Signal transduction of somatostatin receptors negatively controlling cell proliferation

J Physiol Paris. May-Aug 2000;94(3-4):205-10. doi: 10.1016/s0928-4257(00)00206-0.


Somatostatin acts as an inhibitory peptide of various secretory and proliferative responses. Its effects are mediated by a family of G-protein-coupled receptors (sst1-5) that can couple to diverse signal transduction pathways such as inhibition of adenylate cyclase and guanylate cyclase, modulation of ionic conductance channels, and protein dephosphorylation. The five receptors bind the natural peptide with high affinity but only sst2, sst5 and sst3 bind the short synthetic analogues. Somatostatin negatively regulates the growth of various normal and tumour cells. This effect is mediated indirectly through inhibition of secretion of growth-promoting factors, angiogenesis and modulation of the immune system. Somatostatin can also act directly through sst receptors present on target cells. The five receptors are expressed in various normal and tumour cells, the expression of each receptor being receptor subtype and cell type specific. According to the receptor subtypes, distinct signal transduction pathways are involved in the antiproliferative action of somatostatin. Sst1, 4 and 5 modulate the MAP kinase pathway and induce G1 cell cycle arrest. Sst3 and sst2 promote apoptosis by p53-dependent and -independent mechanisms, respectively.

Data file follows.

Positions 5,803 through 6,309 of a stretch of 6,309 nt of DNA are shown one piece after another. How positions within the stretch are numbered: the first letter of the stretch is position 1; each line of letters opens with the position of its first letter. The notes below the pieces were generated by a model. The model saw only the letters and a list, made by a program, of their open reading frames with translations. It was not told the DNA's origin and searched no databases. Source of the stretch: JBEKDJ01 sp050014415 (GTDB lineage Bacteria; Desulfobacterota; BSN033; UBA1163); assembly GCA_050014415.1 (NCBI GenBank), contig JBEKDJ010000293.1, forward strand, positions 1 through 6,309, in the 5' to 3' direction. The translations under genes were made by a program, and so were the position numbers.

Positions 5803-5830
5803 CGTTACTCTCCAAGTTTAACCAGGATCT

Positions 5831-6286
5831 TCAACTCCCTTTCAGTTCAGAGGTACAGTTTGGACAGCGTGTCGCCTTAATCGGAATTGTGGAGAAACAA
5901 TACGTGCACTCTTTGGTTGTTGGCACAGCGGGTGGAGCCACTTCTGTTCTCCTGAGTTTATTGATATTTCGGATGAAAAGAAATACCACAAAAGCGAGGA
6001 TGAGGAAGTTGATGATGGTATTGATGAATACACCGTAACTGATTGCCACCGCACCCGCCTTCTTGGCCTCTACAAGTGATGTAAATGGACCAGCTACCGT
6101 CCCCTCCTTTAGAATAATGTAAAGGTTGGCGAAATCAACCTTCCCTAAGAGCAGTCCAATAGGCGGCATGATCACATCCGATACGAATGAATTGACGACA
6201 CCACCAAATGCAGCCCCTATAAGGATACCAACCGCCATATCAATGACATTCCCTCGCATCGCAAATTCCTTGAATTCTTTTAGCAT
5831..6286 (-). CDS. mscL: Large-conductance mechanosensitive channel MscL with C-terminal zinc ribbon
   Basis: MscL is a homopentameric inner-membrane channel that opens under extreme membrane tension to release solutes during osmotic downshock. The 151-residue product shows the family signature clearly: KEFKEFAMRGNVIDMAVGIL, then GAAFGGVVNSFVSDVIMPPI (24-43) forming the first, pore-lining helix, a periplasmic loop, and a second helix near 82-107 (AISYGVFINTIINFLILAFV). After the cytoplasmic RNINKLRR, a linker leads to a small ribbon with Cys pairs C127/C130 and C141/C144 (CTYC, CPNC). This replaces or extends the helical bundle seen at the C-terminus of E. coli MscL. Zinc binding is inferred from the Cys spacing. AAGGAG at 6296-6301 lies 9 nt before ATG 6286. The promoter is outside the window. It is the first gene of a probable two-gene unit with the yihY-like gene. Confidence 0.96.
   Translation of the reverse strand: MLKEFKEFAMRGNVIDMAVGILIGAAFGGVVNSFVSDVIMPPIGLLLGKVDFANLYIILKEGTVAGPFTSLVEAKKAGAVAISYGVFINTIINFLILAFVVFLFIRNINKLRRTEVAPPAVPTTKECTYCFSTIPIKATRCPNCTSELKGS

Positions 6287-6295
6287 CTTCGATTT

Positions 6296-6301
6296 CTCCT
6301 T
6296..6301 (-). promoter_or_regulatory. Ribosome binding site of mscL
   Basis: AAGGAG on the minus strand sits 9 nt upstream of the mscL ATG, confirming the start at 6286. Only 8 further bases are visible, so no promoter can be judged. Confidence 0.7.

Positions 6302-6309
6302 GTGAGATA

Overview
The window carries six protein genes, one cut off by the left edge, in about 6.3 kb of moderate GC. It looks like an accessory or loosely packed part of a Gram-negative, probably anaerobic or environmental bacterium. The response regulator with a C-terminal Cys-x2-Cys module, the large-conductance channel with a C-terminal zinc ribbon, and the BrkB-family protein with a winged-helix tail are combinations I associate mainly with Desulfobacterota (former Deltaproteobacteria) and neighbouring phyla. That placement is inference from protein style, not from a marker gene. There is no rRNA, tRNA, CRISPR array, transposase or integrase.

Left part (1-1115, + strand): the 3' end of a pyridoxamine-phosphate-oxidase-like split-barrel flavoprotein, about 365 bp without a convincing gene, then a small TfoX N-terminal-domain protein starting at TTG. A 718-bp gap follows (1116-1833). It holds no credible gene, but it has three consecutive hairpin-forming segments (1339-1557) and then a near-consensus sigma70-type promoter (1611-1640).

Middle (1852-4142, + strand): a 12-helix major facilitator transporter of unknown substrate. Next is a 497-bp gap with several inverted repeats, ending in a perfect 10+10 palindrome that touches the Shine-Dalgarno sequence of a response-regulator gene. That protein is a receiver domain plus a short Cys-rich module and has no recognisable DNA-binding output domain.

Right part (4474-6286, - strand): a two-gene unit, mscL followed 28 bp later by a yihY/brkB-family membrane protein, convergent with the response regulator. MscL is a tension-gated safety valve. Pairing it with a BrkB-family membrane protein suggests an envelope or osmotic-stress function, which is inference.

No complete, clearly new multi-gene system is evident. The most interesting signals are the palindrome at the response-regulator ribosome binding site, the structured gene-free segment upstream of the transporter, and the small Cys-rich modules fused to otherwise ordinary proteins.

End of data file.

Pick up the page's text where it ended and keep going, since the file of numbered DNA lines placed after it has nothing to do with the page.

Publication types

  • Review

MeSH terms

  • Animals
  • Cell Division / physiology
  • Humans
  • Neurosecretory Systems / cytology
  • Neurosecretory Systems / physiology*
  • Receptors, Somatostatin / physiology*
  • Signal Transduction / physiology*


  • Receptors, Somatostatin